Tuesday, July 12, 2011

Carbon tax inertia!

Coaltion claims "prices of rubber chickens to soar under the carbon tax"*

Well, I’ve been giving this whole “carbon tax” brouhaha a fair bit of a squiz and so far, I’m pretty impressed.

The starting price of $23 a ton** seems pretty realistic and the Government (and Greens and independents) seem to have constructed the compensation quite well.

To recap;

• The carbon “tax” is not a tax on the average punter as such, but is a price that will be levied on large polluters to encourage them to switch to lower polluting methods. The money raised by the carton price will be used to invest in more environmentally friendly technologies and to compensate lower to middle income earners.

• Just about every commentator I’ve read argues nine out of ten Australian households will not be affected by the new price on carbon. Through a combination of measures (through changes to the income tax threshold and welfare benefits) most households will be no worse off and if they switch to companies that use either lower-polluting or non-polluting technologies (which is rather the whole idea), then a lot of people will be much better off.

• The argument that “Australia should wait for the rest of the world” is an argument for never doing anything, at any time until the end of the universe. In any case, the rest of the world is looking at forms of carbon abatement schemes. The EU has a carbon abatement scheme; the UK is looking at a carbon abatement scheme. Hell, even China is looking at a carbon abatement scheme***.

As to what it all means politically – who the fuck knows?

My suspicion is that by the next Commonwealth election in 2013, most people will be wondering what the fuss was all about and who is that funny, shouting man that seems to be leading the Federal opposition?

* Possibly not true.

**Or is it “tonne”? I can never remember.

*** A process that seems to be assisted by the fact that discussion and debate in the PRC is perhaps less than rigorous.


Anonymous said...

Fantastic timing, Ramon. I'm generally all for pollution reduction (not just carbon), but I haven't so much as looked at the details of the current scheme and I have a few questions:

• With the reduction of tariffs, a lot of labour-intensive goods-production has found its way to parts of the world where labour is cheapest (and I've heard it argued that the developed world should take more responsibility for pollution produced in the developing world, since much of it comes from the production of goods that the developed world consumes. But I digress...). Is it not then logical that pollution-intensive goods-production shall find its way to parts of the world where pollution is cheapest? Will there/should there be some sort of tariffs (or other mechanism) put in place to counter this, or will the almighty market be self-correcting?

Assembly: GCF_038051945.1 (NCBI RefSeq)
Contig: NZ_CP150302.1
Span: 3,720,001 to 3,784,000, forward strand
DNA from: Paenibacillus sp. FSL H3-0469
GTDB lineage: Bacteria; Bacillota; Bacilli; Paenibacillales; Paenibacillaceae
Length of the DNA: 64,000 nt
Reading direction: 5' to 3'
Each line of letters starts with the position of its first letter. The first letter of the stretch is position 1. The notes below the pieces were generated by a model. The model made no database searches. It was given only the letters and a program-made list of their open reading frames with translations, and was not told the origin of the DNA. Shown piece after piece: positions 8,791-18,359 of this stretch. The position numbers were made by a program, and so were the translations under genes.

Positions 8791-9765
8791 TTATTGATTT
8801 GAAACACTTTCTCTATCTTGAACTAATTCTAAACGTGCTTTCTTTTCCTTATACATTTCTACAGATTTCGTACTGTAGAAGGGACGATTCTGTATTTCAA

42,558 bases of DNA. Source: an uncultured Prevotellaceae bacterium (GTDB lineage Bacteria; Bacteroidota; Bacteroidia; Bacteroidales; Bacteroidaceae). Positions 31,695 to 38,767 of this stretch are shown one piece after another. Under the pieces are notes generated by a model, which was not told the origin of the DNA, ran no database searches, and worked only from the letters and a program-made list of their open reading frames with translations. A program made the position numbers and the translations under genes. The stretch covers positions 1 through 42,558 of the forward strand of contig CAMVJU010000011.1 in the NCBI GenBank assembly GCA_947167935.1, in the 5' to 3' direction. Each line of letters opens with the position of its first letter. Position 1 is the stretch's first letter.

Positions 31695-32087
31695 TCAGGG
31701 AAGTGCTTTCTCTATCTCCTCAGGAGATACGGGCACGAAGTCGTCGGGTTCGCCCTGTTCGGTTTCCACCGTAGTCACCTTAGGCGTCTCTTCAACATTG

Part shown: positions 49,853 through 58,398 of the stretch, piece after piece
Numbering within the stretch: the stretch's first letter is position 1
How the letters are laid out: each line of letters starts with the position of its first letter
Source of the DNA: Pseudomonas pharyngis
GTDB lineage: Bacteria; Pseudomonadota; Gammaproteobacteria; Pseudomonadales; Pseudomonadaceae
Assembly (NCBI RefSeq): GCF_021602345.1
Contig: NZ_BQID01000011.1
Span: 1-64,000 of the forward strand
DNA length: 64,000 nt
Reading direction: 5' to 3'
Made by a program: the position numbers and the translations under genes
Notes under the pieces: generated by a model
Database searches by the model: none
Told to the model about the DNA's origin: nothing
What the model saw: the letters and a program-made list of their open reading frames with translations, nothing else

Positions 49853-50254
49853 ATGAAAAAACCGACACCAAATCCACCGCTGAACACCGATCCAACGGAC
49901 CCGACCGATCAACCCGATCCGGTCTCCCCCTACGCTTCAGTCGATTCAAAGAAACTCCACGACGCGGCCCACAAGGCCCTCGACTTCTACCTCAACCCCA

• I keep hearing Jules and Swany say that they're only going to be taxing the 500 biggest polluters. How will this be worked out? What counts and what doesn't? Will businesses have to submit some sort of audit every year? Will it be based on projections, or on previous year's polluting? Will this all be run by some semi-autonomous regulatory authority? What powers will it have? Also, I hear that carbon trading with other countries will be allowed. Given the dodgy shit that goes on in some places, and the track record of bodies such as AWB and Meat And Livestock Australia, is this a big scandalous clusterfuck waiting to happen?

• Will this mean more cunts coming to my door, at all hours of the day and night, trying to sell me "less carbon-tax-exposed" electricity retail services (I swear, I had one yesterday).

Please, put my mind at ease.

Ramon Insertnamehere said...

Alex, companies are already required to report their emissions under the National Greenhouse and Energy Reporting Act 2007.

The figure of 500 is an estimate, based on this data.

And given that the biggest polluters (such as coal and electricity) tend to have massive infrastructure projects in this country, I think it would be extremely difficult for them to pack up and head off-shore.

Hope this helps.

Anonymous said...

It certainly goes some way, thank you Ramon.

squib said...

We need to slap a carbon tax on the whole planet

I propose an alien mothership

patchouligirl said...

"My suspicion is that by the next Commonwealth election in 2013, most people will be wondering what the fuss was all about and who is that funny, shouting man that seems to be leading the Federal opposition?" I sincerely hope you are right. The polls at the moment are worrying but let's hope Labor doesn't lose heart like it did with Rudd.

The next time someone says to you "India and China aren't doing anything" you can tell them that India HAS a price on carbon.

Ramon Insertnamehere said...

Yes Squib, but then Tones will be demanding the Government turn back the alien motherships.

"We will decide what hideous alien monster come to our country and the manner in which they come."

Perseus said...

If I was President of the World (and it's a shame I'm not) I'd just ban cars. Sure, there'd be about 30-50 years of horrible re-adjustment (horse and buggy sales through the roof, trams and trains everywhere) and probably civil wars, but the environment: fixed.

Ramon Insertnamehere said...

I'd just ban cars.

And owls.

Anonymous said...

I'd just ban cars...environment: fixed.

Okay, I get that cars are a big slice of the pie, but didn't we have environmental problems before cars became popular (and affordable). Don't we have environmental problems in places where they still aren't? (We're talking about the whole world, right?)

squib said...

Cool, I've always wanted a Clydesdale horse

Vote 1 for Pers

WitchOne said...

Squib, it'd take you a week to get to work each day.

Try figuring that out when you're sober.